A few weeks ago we had a researcher who was using the papers of Rice English Professor George Williams, ’23. While he kindly pointed me to some surprising materials in the second box (for which I’m most grateful), when I looked at Williams’s personal correspondence in Box 1 I was stopped cold.
Williams had left a note in each folder describing the person who wrote the letters and his perspective on their relationship. It was hair raising. He was talking to me. Really, it felt like I was being addressed personally from beyond. This might sound like fun but when you think about it it’s not an unmixed blessing.
Often Williams was telling me new things about people I already knew but sometimes he introduced me to Rice graduates I’d never heard of before. One of these remarkable people is a fellow named Sumter Arnim, ’26. The interesting thing about his senior picture in the Campanile is that there are no extracurricular activities listed, something that wasn’t unheard of but also wasn’t common during these times. After further investigation I’d guess that it was because he was studying.
Here’s Williams’s note:
Sure enough, when I started looking the very first thing I found was an article explaining why Arnim’s face belonged on the Dental Mount Rushmore. It’s rather mind boggling, somewhat like reading about the invention of the forward pass in football. Take a look–it’s well worth it.
Expect more of these notes as I slowly digest all the new information.
Extra Bonus: Go here for gorgeous pictures of Rice from Campus Photographers Tommy Lavergne and Jeff Fitlow.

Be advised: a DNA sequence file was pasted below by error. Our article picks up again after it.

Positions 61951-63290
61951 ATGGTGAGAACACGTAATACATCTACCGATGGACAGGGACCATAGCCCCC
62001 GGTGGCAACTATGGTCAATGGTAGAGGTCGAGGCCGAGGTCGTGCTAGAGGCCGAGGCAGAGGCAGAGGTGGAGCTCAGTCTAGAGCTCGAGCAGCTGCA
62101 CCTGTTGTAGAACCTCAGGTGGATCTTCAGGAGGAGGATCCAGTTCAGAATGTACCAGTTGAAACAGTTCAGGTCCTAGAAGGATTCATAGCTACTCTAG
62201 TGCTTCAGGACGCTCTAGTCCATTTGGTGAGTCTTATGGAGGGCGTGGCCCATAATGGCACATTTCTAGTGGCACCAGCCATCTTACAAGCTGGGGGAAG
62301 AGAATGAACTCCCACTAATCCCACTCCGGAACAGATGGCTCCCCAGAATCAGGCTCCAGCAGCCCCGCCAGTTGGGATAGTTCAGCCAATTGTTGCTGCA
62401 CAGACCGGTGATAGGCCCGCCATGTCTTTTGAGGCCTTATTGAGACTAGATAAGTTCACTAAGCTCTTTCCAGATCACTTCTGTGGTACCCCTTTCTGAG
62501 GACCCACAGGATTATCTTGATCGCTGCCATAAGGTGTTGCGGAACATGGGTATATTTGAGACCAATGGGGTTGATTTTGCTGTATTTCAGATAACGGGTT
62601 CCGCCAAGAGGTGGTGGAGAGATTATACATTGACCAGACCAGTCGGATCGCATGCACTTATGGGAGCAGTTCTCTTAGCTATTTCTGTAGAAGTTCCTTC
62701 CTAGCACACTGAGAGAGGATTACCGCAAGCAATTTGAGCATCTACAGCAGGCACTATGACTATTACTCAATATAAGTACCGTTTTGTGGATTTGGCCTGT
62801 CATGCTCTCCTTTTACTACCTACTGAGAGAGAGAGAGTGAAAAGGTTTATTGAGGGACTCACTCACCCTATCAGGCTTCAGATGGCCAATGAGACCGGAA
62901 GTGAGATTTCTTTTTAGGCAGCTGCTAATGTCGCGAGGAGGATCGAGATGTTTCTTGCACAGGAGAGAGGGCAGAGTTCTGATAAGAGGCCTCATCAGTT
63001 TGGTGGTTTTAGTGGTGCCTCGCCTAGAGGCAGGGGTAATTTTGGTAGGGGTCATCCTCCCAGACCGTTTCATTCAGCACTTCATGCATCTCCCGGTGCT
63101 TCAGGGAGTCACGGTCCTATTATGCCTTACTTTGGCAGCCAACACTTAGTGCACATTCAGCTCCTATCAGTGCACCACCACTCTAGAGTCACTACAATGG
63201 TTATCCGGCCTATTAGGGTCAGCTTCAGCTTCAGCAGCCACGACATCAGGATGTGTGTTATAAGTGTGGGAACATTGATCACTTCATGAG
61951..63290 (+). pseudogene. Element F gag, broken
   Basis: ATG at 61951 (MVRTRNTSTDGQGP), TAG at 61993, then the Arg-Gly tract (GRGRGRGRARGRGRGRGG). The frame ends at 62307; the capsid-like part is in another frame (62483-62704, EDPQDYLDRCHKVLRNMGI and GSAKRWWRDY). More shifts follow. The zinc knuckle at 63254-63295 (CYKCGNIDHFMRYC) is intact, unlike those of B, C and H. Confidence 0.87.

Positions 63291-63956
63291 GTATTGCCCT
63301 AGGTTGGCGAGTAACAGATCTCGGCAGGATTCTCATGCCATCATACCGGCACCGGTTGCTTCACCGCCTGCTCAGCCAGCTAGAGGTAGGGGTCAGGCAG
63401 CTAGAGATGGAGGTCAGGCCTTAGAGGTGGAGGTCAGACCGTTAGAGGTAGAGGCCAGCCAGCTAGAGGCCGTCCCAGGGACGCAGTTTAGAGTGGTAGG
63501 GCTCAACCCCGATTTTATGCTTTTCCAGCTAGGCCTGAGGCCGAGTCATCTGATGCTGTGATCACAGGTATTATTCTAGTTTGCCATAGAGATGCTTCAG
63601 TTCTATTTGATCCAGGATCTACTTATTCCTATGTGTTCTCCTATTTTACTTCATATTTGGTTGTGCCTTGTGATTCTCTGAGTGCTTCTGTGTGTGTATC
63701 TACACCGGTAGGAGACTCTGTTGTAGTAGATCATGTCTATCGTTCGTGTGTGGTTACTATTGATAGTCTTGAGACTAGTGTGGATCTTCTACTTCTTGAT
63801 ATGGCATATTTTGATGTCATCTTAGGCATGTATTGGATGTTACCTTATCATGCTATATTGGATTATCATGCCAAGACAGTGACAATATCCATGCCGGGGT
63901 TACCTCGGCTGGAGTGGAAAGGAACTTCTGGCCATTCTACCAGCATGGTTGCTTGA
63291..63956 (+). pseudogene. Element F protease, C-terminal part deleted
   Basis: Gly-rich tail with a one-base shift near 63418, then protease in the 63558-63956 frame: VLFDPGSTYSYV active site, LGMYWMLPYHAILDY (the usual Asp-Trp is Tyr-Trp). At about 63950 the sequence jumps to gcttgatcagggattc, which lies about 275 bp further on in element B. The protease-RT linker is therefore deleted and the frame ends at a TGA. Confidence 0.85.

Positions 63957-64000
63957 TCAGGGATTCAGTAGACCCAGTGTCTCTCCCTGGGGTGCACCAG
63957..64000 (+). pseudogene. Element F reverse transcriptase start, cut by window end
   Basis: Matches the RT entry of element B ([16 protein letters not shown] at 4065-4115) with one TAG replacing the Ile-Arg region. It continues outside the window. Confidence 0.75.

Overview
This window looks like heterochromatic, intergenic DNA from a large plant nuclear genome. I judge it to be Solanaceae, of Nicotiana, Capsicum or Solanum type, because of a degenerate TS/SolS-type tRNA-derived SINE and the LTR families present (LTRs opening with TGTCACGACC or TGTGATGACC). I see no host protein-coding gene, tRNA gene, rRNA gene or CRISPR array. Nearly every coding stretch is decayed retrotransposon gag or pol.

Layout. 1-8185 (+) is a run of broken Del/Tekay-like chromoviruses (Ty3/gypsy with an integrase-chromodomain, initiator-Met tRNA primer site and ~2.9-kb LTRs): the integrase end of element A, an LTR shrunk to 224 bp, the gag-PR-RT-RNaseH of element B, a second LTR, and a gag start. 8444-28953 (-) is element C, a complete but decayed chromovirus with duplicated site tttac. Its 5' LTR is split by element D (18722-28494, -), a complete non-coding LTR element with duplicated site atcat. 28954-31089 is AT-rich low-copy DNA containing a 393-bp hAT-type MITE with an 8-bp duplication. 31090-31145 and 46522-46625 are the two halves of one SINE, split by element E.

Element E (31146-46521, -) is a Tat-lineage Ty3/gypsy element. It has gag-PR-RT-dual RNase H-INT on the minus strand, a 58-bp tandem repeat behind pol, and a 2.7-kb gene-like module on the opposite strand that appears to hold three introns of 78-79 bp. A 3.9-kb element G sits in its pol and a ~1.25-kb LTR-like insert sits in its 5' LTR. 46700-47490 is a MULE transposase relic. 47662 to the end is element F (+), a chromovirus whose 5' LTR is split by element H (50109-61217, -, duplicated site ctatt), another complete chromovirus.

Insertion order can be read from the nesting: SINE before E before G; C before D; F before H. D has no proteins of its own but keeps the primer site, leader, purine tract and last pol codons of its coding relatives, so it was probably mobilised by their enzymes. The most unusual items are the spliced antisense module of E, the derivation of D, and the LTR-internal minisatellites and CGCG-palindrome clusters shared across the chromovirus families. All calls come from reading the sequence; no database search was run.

So amazing, fascinating AND wonderful!
On Thu, Mar 31, 2016 at 6:09 PM, Rice History Corner wrote:
> Melissa Kean posted: “A few weeks ago we had a researcher who was using > the papers of Rice English Professor George Williams, ’23. While he kindly > pointed me to some surprising materials in the second box (for which I’m > most grateful), when I looked at Williams’s personal corr” >
If I had all the money I’ve spent on my teeth I could buy a nice car. But then, I suppose I’d rather be able to chew.
Wow. His Ph. D was in medical pathology, but he got the research Ph. D, not the clinical M.D. The Mount Rushmore article incorrectly gives him an M.D., also.
I’m pleased you found my blog about Dr. Arnim’s face on the Dental Mount Rushmore. His writings and those of Dr. C.C. Bass, should be required ready for all dental students. Their ground-breaking research and application to control of Man’s most common disease (dental disease) seems to be Nobel Prize material. William T. Brown, D.D.S.
All true. Unfortunately Nobel Prizes are never awarded posthumously.
As a student at the University of Texas Dental Branch from 1976 to 1980, I heard the name of Dr. Arnim mentioned reverently in word and print by older faculty members. His recruit, Dr. Levy, was still walking the halls while I was in attendance and was a very kind to everyone, even the newbie freshmen dental students.Thanks for the reminder of a fellow Rice grad who made his mark in my chosen profession
It was very interesting for me to read this article – Dr. Arnim was my great-great uncle, and this picture is almost a spitting image of my father! Thanks for posting!
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